Iraq's Shell Gas Deal Reaches Advanced Stage - Deputy PM

BAGHDAD (Dow Jones Newswires), Feb. 23, 2011

The $12 billion deal between the Iraqi government and Shell to produce gas from southern Iraqi oil fields has reached an advanced stage, Iraq's Deputy Prime Minister for Energy said Wednesday.

"I am happy with the progress of the talks to clinch the deal," Hussein al-Shahristani told reporters in Baghdad. "I am also happy of what has been so far agreed upon in the draft contract."

Al-Shahristani also said the draft deal with Shell and its partner will be soon submitted to the Iraqi cabinet for final approval. "The final decision is left to the cabinet to decide," he added.

The deputy prime minister's remarks on the Shell gas deal contradicted what Iraq deputy oil ministers Ahmad al-Shammaa said earlier. Shammaa said last week that the joint-venture deal was facing legal hurdles and could be delayed for weeks if not months.

Shell would hold 44% of the venture, Mitsubishi Corp. 5% and Iraq state-owned South Gas Co. the remaining 51%. The goal is to capture produced gas at fields near the oil hub of Basra, including Rumaila. Shell in early 2010 finalized contracts with Iraq to produce oil from two super oil fields in southern Iraq.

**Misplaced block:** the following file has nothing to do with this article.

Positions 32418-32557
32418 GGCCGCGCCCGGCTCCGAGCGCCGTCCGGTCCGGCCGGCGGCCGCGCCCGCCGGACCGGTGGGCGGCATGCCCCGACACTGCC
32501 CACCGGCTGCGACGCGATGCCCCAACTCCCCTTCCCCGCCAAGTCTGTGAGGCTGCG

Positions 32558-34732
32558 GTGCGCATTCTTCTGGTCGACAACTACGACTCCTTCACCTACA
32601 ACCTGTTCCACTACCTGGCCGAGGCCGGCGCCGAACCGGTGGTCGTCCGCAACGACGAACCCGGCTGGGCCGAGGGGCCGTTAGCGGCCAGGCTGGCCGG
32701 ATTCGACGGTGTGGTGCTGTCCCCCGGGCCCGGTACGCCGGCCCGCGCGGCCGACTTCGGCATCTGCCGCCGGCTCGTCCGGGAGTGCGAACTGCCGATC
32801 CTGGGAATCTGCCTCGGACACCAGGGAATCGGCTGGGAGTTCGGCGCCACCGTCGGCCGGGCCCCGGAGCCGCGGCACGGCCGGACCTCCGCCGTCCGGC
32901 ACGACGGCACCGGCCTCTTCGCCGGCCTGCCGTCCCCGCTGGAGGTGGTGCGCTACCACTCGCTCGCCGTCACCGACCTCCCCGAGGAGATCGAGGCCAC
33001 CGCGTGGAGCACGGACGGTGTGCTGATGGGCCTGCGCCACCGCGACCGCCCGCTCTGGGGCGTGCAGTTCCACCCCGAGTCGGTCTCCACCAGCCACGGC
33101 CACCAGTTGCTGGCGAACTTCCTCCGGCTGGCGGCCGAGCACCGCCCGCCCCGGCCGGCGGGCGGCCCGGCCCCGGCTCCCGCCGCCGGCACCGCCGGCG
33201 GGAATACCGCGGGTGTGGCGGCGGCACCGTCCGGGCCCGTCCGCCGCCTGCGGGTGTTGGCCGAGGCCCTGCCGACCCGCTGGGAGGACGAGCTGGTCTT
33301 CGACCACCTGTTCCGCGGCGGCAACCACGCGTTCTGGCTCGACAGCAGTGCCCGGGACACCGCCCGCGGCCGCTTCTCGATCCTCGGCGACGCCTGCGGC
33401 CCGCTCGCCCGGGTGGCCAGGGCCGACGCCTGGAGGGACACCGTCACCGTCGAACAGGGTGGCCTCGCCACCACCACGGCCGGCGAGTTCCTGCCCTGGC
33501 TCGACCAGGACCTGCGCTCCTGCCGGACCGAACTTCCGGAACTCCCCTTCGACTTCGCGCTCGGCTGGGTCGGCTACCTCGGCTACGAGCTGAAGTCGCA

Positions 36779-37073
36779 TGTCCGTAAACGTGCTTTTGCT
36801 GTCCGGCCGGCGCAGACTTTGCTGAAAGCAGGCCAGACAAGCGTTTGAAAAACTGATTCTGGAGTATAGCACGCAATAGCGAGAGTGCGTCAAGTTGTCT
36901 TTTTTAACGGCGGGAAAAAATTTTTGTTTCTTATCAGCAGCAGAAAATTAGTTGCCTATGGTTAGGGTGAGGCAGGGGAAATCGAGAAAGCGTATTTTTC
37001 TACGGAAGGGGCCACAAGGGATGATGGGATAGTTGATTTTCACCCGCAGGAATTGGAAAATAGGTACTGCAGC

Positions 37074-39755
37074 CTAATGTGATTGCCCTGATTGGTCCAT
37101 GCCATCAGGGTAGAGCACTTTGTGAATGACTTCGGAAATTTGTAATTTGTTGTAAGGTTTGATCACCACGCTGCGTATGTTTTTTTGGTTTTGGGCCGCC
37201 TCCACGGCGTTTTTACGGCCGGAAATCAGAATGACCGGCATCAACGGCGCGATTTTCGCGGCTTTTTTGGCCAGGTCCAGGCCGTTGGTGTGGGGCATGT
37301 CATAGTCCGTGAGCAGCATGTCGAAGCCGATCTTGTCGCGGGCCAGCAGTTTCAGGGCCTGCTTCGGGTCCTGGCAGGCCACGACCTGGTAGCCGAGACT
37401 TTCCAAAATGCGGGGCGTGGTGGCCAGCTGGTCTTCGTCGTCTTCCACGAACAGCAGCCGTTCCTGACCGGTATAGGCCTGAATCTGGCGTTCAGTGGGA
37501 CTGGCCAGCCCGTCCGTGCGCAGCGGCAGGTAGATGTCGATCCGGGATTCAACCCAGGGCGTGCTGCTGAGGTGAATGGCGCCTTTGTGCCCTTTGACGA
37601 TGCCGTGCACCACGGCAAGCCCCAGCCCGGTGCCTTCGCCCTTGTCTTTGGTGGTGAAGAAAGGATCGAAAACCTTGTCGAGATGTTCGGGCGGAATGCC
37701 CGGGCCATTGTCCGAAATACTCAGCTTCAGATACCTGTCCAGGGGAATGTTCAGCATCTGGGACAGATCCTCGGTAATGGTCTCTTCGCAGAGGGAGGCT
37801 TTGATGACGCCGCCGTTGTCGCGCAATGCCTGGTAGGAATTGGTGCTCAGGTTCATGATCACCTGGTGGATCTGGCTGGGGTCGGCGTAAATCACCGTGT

Al-Shahristani commented that the semi-autonomous Kurdistan region in northern Iraq is now exporting between 60,000 and 70,000 barrels of oil a day after a suspension of nearly a year and a half.

These barrels would be added to Iraq's production capacity which has increased recently to reach an average of 2.75 million barrels a day from less than 2.5 million barrels a day last year, Shahristani said. Iraq would export an average of about 2.2 million barrels a day from this total this year, and use the remaining 550,000 barrels a day to feed Iraq's refineries, he added.

The increase in output is the result of clinching some 12 oil field deals in 2009 and 2010 with international oil companies, including the world's majors. Iraq hopes that these mega projects will help bring its production to at least 8 million barrels a day in 2018.

The deputy prime minister also said that the government would award a contract worth up to $4 billion to build Kerbala refinery, south of Baghdad, with a capacity of 140,000 barrels a day. He said that front-end engineering design for the refinery has been completed. Iraq is planning to build three more large refineries, one in each of Kirkuk, Nassiriyah and Missan provinces.

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